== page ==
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Jen, Kristen, and Patience

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Posts in Family Activities Category

Patience

How to Cultivate Meaningful Experiences with Kids

Posted by Patience on January 23, 2009 at 10:09 AM in Family ActivitiesPatience
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It's been brought to my attention that my life appears to be, well, dreamy, chock full of meaningful art moments and conversation. There's something you should know my friends. The truth is for every dreamy moment there are 3 in which someone is complaining, crying, arguing and I wonder why I even suggested such a project in the first place. Remember this?

So here are the tips I've learned in squeezing out the moments in life and cultivating opportunities for connection.

1. Let your children lead. Projects always go better when the kids decide what and how we are going to do something. Ownership makes everyone responsible and creates space for everyone to contribute.

2. Start with a question. Ask your kids what they think about a particular topic or how they can approach a task. You can offer options after to guide the process.
Ex. I have a problem, can you guys help me? What do you think we should do about...?
How should we celebrate...?

3. Let it be. If everyone has a horrible time on your kindness mission, or they fight over color choices for your group art project, it's okay. Not every experience will be perfect or lovely. These are opportunities to navigate group dynamics, personal growth, or just be in a family funk together. Don't give up, keep trying.

4.Leave some space. Some of the best moments just happen on their own. It's the beauty of letting life unfold before you.

What are your tricks for creating family togetherness or meaningful moments? Tell us dear ones in the comments.

Patience

The Thankfulness Tree

Posted by Patience on November 25, 2008 at 6:19 AM in Family ActivitiesPatience
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I always feel like Thanksgiving somehow gets lost in the shuffle between Halloween and Christmas. It's the less glamorous holiday but it continues to be my most favorite.
My sisters and I have to call each other a minimum of 684 times preparing for the day and that's if we are spending it together. Lord only knows the number if we are not.

It is a tradition to talk excessively about what time to put the turkey in and how it is never ready on time anyway. Who cares about the turkey, it's all about the side dishes. The recipes no longer exist on a 3x5 card, you must track down my mother or a younger sister with a better memory. These are the things that make a holiday.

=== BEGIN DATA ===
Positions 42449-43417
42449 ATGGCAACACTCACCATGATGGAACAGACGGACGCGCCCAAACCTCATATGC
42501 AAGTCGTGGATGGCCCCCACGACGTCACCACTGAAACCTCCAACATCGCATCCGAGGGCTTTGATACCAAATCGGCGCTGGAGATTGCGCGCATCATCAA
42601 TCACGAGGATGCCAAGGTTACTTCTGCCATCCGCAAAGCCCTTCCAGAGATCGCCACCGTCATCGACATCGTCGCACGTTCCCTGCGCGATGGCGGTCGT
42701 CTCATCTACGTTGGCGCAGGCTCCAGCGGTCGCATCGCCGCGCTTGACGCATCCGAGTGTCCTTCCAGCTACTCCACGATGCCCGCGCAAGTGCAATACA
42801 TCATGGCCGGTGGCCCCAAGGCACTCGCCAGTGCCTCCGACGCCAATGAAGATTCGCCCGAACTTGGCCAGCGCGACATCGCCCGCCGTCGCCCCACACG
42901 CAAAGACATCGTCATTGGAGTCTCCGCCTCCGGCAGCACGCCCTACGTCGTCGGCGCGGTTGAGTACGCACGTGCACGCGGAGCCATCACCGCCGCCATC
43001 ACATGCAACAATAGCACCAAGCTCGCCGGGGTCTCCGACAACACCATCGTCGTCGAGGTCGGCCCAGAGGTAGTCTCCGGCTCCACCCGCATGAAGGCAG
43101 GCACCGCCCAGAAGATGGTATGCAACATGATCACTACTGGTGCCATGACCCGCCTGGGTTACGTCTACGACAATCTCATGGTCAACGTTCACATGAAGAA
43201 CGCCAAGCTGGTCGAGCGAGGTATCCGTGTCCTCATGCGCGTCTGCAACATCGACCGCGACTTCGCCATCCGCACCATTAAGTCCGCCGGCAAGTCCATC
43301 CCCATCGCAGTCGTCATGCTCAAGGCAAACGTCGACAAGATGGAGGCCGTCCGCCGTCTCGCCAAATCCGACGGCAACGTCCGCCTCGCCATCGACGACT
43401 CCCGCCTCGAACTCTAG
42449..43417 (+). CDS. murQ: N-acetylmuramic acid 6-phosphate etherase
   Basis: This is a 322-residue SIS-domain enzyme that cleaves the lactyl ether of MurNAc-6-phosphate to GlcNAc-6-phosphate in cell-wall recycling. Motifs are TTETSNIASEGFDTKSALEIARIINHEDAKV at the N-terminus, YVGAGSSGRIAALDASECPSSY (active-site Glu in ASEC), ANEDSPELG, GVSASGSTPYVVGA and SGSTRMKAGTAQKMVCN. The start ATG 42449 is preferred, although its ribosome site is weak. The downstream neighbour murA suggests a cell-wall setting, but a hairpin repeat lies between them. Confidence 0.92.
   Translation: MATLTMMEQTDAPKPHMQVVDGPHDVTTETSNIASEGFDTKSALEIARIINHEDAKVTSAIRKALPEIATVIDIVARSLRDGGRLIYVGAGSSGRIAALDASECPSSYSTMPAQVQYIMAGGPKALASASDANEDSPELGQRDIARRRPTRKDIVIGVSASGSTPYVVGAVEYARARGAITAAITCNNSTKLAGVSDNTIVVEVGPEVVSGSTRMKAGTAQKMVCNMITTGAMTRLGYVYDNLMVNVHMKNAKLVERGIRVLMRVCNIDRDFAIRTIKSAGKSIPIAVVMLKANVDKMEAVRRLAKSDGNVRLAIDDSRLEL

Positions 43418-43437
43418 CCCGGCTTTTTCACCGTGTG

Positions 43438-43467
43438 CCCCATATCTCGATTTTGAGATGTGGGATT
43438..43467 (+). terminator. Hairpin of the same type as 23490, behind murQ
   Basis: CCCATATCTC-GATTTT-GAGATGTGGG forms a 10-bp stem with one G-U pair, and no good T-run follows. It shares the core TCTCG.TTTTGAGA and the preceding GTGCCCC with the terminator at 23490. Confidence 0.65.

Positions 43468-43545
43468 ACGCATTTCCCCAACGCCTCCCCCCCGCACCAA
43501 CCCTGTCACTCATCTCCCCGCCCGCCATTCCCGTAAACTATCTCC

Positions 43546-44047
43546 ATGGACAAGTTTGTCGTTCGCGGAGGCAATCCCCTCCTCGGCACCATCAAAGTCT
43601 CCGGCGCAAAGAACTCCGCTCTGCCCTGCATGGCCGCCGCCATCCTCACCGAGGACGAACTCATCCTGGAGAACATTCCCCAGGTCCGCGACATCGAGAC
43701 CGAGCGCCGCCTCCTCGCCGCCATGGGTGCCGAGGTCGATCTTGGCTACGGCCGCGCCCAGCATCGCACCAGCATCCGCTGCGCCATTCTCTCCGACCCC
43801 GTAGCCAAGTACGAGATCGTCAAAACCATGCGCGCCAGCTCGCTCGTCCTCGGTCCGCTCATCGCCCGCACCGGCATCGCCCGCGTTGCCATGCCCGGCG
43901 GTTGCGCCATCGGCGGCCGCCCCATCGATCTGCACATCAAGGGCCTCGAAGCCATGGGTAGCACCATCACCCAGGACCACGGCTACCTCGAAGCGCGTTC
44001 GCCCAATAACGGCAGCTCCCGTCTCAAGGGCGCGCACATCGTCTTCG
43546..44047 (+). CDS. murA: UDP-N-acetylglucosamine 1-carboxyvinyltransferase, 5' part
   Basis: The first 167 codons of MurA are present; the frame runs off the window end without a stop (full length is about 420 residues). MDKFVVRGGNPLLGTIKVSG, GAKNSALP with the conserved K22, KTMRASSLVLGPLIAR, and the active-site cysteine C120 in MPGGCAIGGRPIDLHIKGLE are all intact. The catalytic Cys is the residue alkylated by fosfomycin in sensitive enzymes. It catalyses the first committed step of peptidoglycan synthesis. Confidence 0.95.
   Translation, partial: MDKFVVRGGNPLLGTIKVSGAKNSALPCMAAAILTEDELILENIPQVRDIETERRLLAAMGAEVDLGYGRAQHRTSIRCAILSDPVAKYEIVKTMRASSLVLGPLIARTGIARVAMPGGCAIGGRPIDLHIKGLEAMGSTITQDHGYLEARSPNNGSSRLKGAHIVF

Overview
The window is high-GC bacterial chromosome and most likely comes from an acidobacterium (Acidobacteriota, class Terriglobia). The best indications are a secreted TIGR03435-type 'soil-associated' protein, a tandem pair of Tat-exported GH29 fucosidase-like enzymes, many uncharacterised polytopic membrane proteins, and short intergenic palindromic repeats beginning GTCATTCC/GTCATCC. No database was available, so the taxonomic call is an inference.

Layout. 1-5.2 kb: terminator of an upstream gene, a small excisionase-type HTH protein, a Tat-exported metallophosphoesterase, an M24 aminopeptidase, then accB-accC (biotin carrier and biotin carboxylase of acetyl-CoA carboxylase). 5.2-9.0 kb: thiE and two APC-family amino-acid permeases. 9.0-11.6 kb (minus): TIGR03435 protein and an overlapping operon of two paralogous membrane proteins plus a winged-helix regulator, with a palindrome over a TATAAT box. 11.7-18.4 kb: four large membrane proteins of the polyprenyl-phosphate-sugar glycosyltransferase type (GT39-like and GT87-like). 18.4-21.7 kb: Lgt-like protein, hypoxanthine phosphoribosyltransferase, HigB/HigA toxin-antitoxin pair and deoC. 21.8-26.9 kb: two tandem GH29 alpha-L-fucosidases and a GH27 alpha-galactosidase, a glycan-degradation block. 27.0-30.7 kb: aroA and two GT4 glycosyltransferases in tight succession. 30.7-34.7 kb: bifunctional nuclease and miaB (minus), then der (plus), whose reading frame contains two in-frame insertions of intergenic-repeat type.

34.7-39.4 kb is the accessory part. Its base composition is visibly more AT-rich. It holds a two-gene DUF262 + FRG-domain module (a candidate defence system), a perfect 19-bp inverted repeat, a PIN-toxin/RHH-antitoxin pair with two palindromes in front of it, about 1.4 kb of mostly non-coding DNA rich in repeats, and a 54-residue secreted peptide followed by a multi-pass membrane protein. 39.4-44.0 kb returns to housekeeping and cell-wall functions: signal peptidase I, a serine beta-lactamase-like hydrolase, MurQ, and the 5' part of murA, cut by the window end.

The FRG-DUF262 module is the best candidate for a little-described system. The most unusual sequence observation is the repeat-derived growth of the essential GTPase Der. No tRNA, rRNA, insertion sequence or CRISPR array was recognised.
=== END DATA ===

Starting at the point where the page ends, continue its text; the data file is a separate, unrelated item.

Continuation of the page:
As the years go by, I find myself marking experiences that bring us together in my own little family. Sometimes they are carefully crafted and others just spontaneously happen, some make their way into memory boxes and other just live in our thoughts.
I saw the idea of making a Thankfulness tree around the web the last few days and
thought it might be fun to make with the kids.

Of course, any project with hopes of success should start with a snack.
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And then there is the token be-careful-with-the-scissors warning.
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The boys cut out the leaves while I cut out the tree.
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Here are the leaves, we wrote what we are thankful for on them.
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This is my very nobby tree.
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A few things we are thankful for: Legos, little sisters, the blackberry (papa's choice), pizza, facebook...
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Our not finished tree, we thought we might take it with us on Thanksgiving day so everybody can add to it.
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Who knows, it might be the next treasured tradition?

What are your Thanksgiving family traditions? Any new ones you are working on cultivating or do you prefer the kind that unfold on their own? do share...

Kristen

Fall fun for the little ones

Posted by Kristen on October 9, 2008 at 7:00 AM in Family ActivitiesKristen
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250px-Pumpkins.jpgIt's my favorite time of year. The air is getting crisp(er), the leaves are starting to change and the humidity seems to finally be gone. Having spent the better number of my years in a climate void of autumn, I find myself going a little overboard. Maybe everyone in the family isn't interested in taking that 3 hour drive to see the fall foliage, but no one will be complaining when we finally get there. Here are some other ideas for fall fun.

  • Take the kids on a corn maze adventure. I remember when a corn maze was a corn maze. You started out at one end and hoped for the best. Now the corn mazes can go for acres and some even have scavenger hunts on the way. One local farm has a hay maze that is better suited for smaller children. Whatever the size of the corn maze, you are sure to have stories to tell by the time you find your way out.
  • Go apple picking. It seems like I am addicted to apple picking since you have been subjected to three posts related to apples. What can I say? The kids LOVE to go apple picking. Fruit for snacks and endless recipes to try. Pies, applesauce, tarts, cakes. You name it. Apples rock.
  • Pick your own pumpkin and gourds. We never seem to get around to the carving but it is so much fun to have the house decorated with different sizes of pumpkins and crazy curly gourds. Sure the kids may think they are balls and you spend every day "reminding" them not to throw the pumpkins, but the fun factor will always win.